Agnes Dillon Randolph, a life-long political activist, worked for passage of the act to require registration of nurses. She was instrumental in getting later amendments to the Nurse Practice Act passed including one in 1918 to provide Licensed Attendants to meet the need resulting from the service of registered nurses in the military during World War I. Randolph led the GNAV committee that raised funds to establish the Sadie Heath Cabaniss Chair of Nursing at the University of Virginia. Using her political influence to advance important health issues, she was the driving force behind the legislation that secured funding to establish statewide tuberculosis sanitariums and clinics. Randolph assisted with the establishment of Piedmont Sanitarium for African Americans, the first of its kind in the United States.
"She was the best lobbyist, male or female, that this generation has seen on Shockoe Hill." - Douglas Southall Freeman, Richmond News Leader, 1934
Agnes Dillon Randolph, a charter member of the Virginia State Association of Nurses, worked for the 1903 passage of the act to require the registration of nurses in Virginia. She was well known for her ability to influence legislation. Randolph was instrumental in securing changes in the Nurse Practice Act, particularly the provision added in 1918 to provide Licensed Attendants to meet a need that arose when registered nurses entered the military service during World War I.
Randolph, Superintendent at the Virginia Hospital Training School for Nurses, worked with Nannie Minor to develop an elective course in public health for students. It was here that Nora Hamner was the first student to take this elective and became the first Virginia nurse with public health training.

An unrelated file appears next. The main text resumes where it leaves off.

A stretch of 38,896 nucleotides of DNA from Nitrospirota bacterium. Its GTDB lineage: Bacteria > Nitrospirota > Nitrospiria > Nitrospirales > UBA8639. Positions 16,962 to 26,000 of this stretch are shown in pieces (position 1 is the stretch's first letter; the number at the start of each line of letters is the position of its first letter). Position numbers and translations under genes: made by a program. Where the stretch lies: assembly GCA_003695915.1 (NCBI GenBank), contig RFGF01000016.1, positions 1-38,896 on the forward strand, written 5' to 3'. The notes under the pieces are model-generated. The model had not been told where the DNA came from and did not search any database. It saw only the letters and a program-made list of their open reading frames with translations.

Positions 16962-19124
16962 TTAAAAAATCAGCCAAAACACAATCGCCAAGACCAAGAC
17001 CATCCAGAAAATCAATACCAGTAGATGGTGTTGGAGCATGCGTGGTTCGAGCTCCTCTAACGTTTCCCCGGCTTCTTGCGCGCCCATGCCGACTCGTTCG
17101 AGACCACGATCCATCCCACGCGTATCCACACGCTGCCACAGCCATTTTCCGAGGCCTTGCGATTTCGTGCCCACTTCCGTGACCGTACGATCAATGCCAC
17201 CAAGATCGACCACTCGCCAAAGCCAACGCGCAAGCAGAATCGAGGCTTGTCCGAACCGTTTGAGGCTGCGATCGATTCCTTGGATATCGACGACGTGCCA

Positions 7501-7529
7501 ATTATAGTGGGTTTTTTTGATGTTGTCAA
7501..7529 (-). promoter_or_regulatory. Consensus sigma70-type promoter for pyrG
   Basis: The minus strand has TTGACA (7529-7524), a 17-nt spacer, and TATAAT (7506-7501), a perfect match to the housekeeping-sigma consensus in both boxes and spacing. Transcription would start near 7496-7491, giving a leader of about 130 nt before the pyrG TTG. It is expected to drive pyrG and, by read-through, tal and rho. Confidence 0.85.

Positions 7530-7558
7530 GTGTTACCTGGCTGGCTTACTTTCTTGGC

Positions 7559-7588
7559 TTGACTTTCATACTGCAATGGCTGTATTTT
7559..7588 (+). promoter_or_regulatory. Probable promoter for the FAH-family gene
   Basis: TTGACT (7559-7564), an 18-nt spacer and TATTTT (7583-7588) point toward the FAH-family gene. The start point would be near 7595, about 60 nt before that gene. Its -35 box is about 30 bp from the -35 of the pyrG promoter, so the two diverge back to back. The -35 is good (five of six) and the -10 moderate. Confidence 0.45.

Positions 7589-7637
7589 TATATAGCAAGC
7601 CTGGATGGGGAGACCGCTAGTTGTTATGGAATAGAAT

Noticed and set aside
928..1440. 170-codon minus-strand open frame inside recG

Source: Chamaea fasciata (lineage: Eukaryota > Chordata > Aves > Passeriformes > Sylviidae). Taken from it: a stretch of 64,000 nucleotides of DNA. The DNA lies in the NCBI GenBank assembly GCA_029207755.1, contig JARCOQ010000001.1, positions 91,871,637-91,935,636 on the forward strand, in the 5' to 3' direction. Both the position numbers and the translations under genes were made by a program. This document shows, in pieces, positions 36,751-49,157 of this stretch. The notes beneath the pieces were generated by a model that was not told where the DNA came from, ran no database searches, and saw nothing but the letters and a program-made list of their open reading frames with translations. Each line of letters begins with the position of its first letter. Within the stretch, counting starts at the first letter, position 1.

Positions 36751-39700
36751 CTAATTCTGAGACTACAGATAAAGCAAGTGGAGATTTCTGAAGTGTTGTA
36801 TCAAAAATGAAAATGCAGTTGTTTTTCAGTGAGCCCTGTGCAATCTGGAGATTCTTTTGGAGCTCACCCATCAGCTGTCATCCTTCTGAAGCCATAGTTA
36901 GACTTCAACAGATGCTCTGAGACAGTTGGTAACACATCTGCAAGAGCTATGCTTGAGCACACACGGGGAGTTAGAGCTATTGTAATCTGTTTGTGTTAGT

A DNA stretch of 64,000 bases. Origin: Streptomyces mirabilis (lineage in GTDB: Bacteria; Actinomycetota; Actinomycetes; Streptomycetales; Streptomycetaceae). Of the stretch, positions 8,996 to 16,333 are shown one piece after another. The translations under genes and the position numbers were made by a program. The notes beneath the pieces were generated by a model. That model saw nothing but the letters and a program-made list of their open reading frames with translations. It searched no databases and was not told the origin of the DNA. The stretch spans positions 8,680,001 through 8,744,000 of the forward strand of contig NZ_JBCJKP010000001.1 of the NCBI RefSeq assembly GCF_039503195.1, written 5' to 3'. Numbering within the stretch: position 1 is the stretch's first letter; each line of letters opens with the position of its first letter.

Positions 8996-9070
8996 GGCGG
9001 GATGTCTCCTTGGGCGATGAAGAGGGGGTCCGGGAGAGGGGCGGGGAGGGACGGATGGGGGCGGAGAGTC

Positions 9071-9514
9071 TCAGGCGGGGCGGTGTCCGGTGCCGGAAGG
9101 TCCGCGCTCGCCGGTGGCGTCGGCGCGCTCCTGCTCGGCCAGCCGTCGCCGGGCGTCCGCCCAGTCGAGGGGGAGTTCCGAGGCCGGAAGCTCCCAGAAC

As Executive Secretary of the Virginia Tuberculosis Association, Randolph influenced the appointment by the General Assembly of the Tuberculosis Commission. Recommendations from this Commission changed the course of tuberculosis treatment in Virginia. She then joined the staff of the State Board of Health and organized the Tuberculosis Bureau. Under her influence, Piedmont Sanatorium was opened. This was the first tuberculosis sanatorium for African Americans in the United States. Other sanatoriums opened as well. Dr. Ennion G. Williams, State Commission of Health, described Randolph as "one of the most able executives in the public health field."
Beginning in 1923, Randolph led a committee to raise funds for the Sadie Heath Cabaniss Chair of Nursing at the University of Virginia. In four short years, $50,000 was raised and presented to the University.
In 1952, the Medical College of Virginia named its new dormitory facility Randolph-Minor Hall in honor of Randolph and Nannie J. Minor. Randolph was also honored by the Virginia Nurses Association in 2000 when she was selected as one of fifty-one Pioneer Nurses in Virginia.
Randolph served two terms as president of the Graduate Nurses Association of Virginia and she led the activities that culminated in the Sick Benefit Fund for Nurses and the Catawba Cottage, a place for nurses needing care for tuberculosis. In 1926, while serving as President, Randolph was invited to be the honorary member from Virginia by the American Woman's Association of New York. At that time she was the only nurse in the country to receive this "much coveted" invitation.
The great-granddaughter of Thomas Jefferson, Randolph was buried at Monticello.